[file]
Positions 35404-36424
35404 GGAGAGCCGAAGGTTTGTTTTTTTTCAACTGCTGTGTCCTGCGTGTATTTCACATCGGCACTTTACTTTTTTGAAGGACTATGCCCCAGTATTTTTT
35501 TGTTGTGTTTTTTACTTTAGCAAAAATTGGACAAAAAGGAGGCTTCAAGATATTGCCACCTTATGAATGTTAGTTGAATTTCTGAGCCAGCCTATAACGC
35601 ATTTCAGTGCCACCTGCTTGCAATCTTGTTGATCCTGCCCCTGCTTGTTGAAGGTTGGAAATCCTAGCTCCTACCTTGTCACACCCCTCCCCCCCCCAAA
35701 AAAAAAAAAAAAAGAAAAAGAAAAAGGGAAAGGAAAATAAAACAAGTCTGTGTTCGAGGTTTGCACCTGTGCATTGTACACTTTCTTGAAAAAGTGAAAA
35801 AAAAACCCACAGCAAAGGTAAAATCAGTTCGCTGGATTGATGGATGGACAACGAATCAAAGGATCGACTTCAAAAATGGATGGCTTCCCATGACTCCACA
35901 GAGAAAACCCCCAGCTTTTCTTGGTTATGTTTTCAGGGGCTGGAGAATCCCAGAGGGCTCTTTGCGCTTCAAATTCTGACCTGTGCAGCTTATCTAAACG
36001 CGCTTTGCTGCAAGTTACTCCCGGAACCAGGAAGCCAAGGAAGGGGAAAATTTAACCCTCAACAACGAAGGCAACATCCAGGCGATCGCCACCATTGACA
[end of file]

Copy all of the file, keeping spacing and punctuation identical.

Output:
Positions 35404-36424
35404 GGAGAGCCGAAGGTTTGTTTTTTTTCAACTGCTGTGTCCTGCGTGTATTTCACATCGGCACTTTACTTTTTTGAAGGACTATGCCCCAGTATTTTTT
35501 TGTTGTGTTTTTTACTTTAGCAAAAATTGGACAAAAAGGAGGCTTCAAGATATTGCCACCTTATGAATGTTAGTTGAATTTCTGAGCCAGCCTATAACGC
35601 ATTTCAGTGCCACCTGCTTGCAATCTTGTTGATCCTGCCCCTGCTTGTTGAAGGTTGGAAATCCTAGCTCCTACCTTGTCACACCCCTCCCCCCCCCAAA
35701 AAAAAAAAAAAAAGAAAAAGAAAAAGGGAAAGGAAAATAAAACAAGTCTGTGTTCGAGGTTTGCACCTGTGCATTGTACACTTTCTTGAAAAAGTGAAAA
35801 AAAAACCCACAGCAAAGGTAAAATCAGTTCGCTGGATTGATGGATGGACAACGAATCAAAGGATCGACTTCAAAAATGGATGGCTTCCCATGACTCCACA
35901 GAGAAAACCCCCAGCTTTTCTTGGTTATGTTTTCAGGGGCTGGAGAATCCCAGAGGGCTCTTTGCGCTTCAAATTCTGACCTGTGCAGCTTATCTAAACG
36001 CGCTTTGCTGCAAGTTACTCCCGGAACCAGGAAGCCAAGGAAGGGGAAAATTTAACCCTCAACAACGAAGGCAACATCCAGGCGATCGCCACCATTGACA